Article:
I don’t make muffins a lot. Actually, I don’t even eat muffins a lot. I have nothing against muffins, they just don’t fit in my lifestyle. During the week I go to my old standby of shredded wheat n’ bran and string cheese for breakfast (trust me it’s good) and on weekends when I thankfully don’t have to wake up at 6 am, I take advantage, sleep in and tend to go for a lunchier type of brunch or skip breakfast altogether. However, muffins do hold a special place in my heart. Before my body betrayed me and decided I must have at least 8, preferably 9 or 10 hours (if I can swing it on a weekend) of sleep per night, I used to wake up early and make muffins with my dad. While my mother and brother slept, we whipped up delicious breakfast treats to enjoy before we were subjected to some manner of educational trip.  He’s still an early bird and still makes muffins, biscuits or popovers on weekend mornings and after visiting my parents in January, I decided I should do some breakfast baking. California’s March weather obliged, with sheets of rain and chilly misery–the perfect muffin making weather. So a couple of weeks ago, while my husband was at the gym, I decided to whip up some muffins. I remembered seeing a recipe for savory ricotta muffins in my Mollie Katzen breakfast book, Sunlight Cafe, and was very excited about my burst of early (well early-ish) morning domesticity. Until I read the recipe. And realized, not only did I not have enough ricotta, but I didn’t have dill, chives, buttermilk or baking soda. But it was raining and I was determined: determined to make these muffins and determined not to leave the house on an ingredient run. So I improvised a bit. I’m not quite sure what the muffins should taste like exactly, but I came close enough that I think they would be in the ballpark of what I produced. To serve, Mollie suggested cream cheese, tomato, cucumber and maybe some smoked salmon. We had some smoked salmon spread from the amazing Pasta Shop in Oakland and I served the muffins with that, alongside a salad with lettuce, endive, walnuts and a lemon vinaigrette.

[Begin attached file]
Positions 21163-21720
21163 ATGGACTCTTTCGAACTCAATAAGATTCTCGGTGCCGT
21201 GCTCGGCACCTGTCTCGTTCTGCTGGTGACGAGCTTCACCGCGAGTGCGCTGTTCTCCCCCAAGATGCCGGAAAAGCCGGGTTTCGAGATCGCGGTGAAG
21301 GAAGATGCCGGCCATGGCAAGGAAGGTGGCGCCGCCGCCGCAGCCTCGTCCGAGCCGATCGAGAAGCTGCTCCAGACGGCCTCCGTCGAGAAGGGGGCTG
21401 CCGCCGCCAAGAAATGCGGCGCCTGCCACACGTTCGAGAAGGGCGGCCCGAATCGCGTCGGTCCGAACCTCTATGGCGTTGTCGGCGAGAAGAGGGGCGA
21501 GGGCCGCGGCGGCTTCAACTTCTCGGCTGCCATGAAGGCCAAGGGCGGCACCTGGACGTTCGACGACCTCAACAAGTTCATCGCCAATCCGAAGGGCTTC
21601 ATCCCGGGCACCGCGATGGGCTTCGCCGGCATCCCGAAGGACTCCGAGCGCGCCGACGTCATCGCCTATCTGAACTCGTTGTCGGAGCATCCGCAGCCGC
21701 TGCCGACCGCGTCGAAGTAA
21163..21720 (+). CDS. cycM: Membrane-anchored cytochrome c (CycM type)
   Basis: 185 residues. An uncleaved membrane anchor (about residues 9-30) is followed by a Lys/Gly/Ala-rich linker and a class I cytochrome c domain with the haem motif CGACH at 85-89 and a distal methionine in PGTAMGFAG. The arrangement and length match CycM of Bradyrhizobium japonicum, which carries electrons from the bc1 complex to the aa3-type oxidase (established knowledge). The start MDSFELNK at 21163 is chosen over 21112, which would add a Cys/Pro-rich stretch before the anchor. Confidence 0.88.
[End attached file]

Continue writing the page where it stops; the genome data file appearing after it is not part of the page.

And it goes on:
My Savory Not So Dilly and Somewhat Full of Ricotta Muffins

Adapted from Mollie Katzen’s Sunlight Cafe

2 cups whole wheat pastry flour (Mollie used white but says in her book that wheat pastry flour is an acceptable substitute, except for yeasted breads)

1/2 teaspoon salt

2 teaspoons baking powder (I Googled my lack of baking soda predicament and learned I could add more baking powder instead)

4-5 tablespoons sugar

About 5 tablespoons mixed herbs, chives and/or green onions (I did a mix of rosemary and finely sliced green onions; Mollie suggested dill and chives)

1/2 cup ricotta

1/2 cup fresh goat cheese (This was my substitute for the missing ricotta)

1 cup milk mixed with 1 tablespoon lemon juice (my solution to the missing buttermilk)

2 large eggs

4 tablespoons melted butter

1) Preheat your oven to 350 and lightly spray 8 standard muffin cups with nonstick spray (if you like smaller muffins, do 10 cups)

2) Combine your dry ingredients and herbs in a medium bowl

3) Put the cheese in a second medium bowl and beat in your soured milk (or buttermilk). Add the eggs one at a time, beating well with a medium sized whisk after each addition

4) Pour the cheese mixture, along with the melted butter, into the dry ingredients. Using a spoon or rubber spatula, stir from the bottom of the bowl until all dry ingredients are moistened. Do not overmix; some lumps are ok.

5) Fill your muffin cups, going all the way to the top for big muffins and 4/5 of the way there for smaller muffins.

6) Bake in the middle of your oven for 20-25 minutes or until the muffins are lightly browned on top and a toothpick inserted in the center comes out clean. Place the muffins on a rack to cool and wait at least 30 minutes before serving.